Running

Mammaw Collins

Mammaw is on the right of the featured image above. She is snapping beans, no doubt to dry them and make her famous shucky beans.

“Every gray hair she had looked like a corn silk” -Mom.

Every couple weeks, I go out to the balcony, sit back with some red wine, watch the absolutely great shimmering cedars wave in the wind nearby, and call Mom. I like talking with my mother, not only to keep in touch but to learn more about our history. I’ve learned a great number of things from her and keep encouraging her to write it all down. At one point, she had started a memoir. I found it in when I was a teenager, and was engrossed. I said, “Mom! What happened next?” And she said she would write more, but never did.

Pappaw and Mammaw

The memoir started with how her mother and daddy met in the Appalachian Mountains, long ago. Both my mammaw and pappaw died young. I think they were only in their sixties when they passed away. Pappaw worked in the coal mines all his life, and smoked. He had a heart attack, but then quit smoking and had to cut salt from his diet. I still remember him complaining about the unsalted cornbread. He got a cleaner bill of health, but then Mammaw developed breast cancer and eventually died. He died one month later–we think from heartbreak.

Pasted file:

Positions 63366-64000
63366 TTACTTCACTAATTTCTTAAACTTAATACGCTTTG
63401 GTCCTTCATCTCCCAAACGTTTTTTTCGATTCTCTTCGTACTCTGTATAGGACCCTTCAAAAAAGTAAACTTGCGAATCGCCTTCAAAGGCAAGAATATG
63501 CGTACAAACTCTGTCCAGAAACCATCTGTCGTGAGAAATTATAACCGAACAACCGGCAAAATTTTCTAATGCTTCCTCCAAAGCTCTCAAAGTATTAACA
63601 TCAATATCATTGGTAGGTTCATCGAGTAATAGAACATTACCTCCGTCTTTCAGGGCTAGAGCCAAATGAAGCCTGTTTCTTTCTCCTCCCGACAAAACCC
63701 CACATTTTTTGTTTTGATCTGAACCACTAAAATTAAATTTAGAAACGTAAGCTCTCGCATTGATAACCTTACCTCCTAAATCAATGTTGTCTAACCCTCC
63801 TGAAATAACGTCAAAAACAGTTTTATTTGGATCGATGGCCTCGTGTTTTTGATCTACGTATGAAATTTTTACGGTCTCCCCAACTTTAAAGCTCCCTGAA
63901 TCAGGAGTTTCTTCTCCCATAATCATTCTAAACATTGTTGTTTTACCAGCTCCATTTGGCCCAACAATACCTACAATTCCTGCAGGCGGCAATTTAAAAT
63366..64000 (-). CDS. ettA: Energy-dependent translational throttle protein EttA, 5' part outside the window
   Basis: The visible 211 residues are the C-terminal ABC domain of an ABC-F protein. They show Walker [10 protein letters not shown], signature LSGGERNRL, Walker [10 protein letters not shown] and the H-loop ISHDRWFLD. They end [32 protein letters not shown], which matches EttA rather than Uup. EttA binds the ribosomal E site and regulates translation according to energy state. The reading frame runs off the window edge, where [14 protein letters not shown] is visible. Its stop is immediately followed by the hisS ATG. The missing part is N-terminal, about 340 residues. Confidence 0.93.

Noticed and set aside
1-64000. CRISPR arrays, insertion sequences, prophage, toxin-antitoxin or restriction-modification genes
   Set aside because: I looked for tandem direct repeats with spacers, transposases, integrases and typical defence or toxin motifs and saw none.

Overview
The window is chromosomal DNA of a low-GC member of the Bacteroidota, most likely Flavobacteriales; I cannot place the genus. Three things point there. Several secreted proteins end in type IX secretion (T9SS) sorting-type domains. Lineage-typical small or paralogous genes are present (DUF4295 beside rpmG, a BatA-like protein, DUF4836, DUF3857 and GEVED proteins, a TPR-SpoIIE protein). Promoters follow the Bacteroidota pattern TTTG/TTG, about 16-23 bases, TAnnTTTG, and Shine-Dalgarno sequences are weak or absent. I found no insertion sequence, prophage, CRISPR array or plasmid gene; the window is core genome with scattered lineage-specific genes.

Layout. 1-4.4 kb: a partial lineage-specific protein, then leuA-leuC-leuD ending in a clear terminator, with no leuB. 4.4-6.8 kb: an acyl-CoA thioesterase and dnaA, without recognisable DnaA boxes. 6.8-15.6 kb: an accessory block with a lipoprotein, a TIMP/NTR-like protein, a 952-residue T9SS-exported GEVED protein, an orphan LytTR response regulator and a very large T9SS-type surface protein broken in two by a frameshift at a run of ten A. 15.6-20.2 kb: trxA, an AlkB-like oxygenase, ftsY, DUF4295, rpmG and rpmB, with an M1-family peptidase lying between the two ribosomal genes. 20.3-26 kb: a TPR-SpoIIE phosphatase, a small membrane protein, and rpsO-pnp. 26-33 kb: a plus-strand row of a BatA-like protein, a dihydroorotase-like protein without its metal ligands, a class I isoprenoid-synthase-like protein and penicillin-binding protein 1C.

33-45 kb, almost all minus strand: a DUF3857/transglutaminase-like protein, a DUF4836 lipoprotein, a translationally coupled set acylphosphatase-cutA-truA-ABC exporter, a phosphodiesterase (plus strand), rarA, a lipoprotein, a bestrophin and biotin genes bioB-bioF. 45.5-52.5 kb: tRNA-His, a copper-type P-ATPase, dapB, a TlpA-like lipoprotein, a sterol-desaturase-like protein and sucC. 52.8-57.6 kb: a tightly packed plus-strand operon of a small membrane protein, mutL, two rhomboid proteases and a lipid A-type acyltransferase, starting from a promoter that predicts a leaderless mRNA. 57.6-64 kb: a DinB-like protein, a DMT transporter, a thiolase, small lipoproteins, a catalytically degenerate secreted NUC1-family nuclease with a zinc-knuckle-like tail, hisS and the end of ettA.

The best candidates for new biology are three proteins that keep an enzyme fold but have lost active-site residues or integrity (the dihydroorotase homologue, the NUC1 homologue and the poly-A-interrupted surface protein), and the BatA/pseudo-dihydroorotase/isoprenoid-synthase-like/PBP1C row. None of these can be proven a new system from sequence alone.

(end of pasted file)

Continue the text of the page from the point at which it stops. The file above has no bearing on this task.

I remember some things about Mammaw. I was so young, and she had a warm voice but was not as good as Pappaw at sitting down with us children. She was always cooking or cleaning or sipping sweet tea with our moms. I was Pappaw’s shadow. I liked being outside, and he did too. I’d sit with him out on their old-timey front porch as he told my stories about the mountains, trees, rivers, animals, and plants. These thoughts crowd my memory, but fickly, like winds rushing by.

I credit Pappaw to my early learning and subsequent awe of nature. He knew all there was about his landscape. He and Mammaw lived off the land, and raised their own chickens and crops. He also helped to build their house and do the plumbing and electrical work. They never had a car, and got to town by hitching rides, walking, or on horse. I don’t believe either of them had educations past the sixth grade. They had different a different kind of wisdom that was wholly connected to the mountains, and I always admired that. They also taught themselves the way of the world, and Mom told me that Pappaw helped one of his other daughters in calculus while in college. I was only twelve or so when they died, but it’s odd how they last in memory so strongly. We spent every holiday there and a portion of every summer. It’s where my cousins and I developed life-long relationships and where I got a real sense of southern culture, the best being food of course. I have never since tasted apple cake, shucky beans, or fried chicken the way my mammaw did it. And, trust me, the younger generation is always trying to perfect these dishes.

Although blurry, I love this photo of my pappaw and mammaw.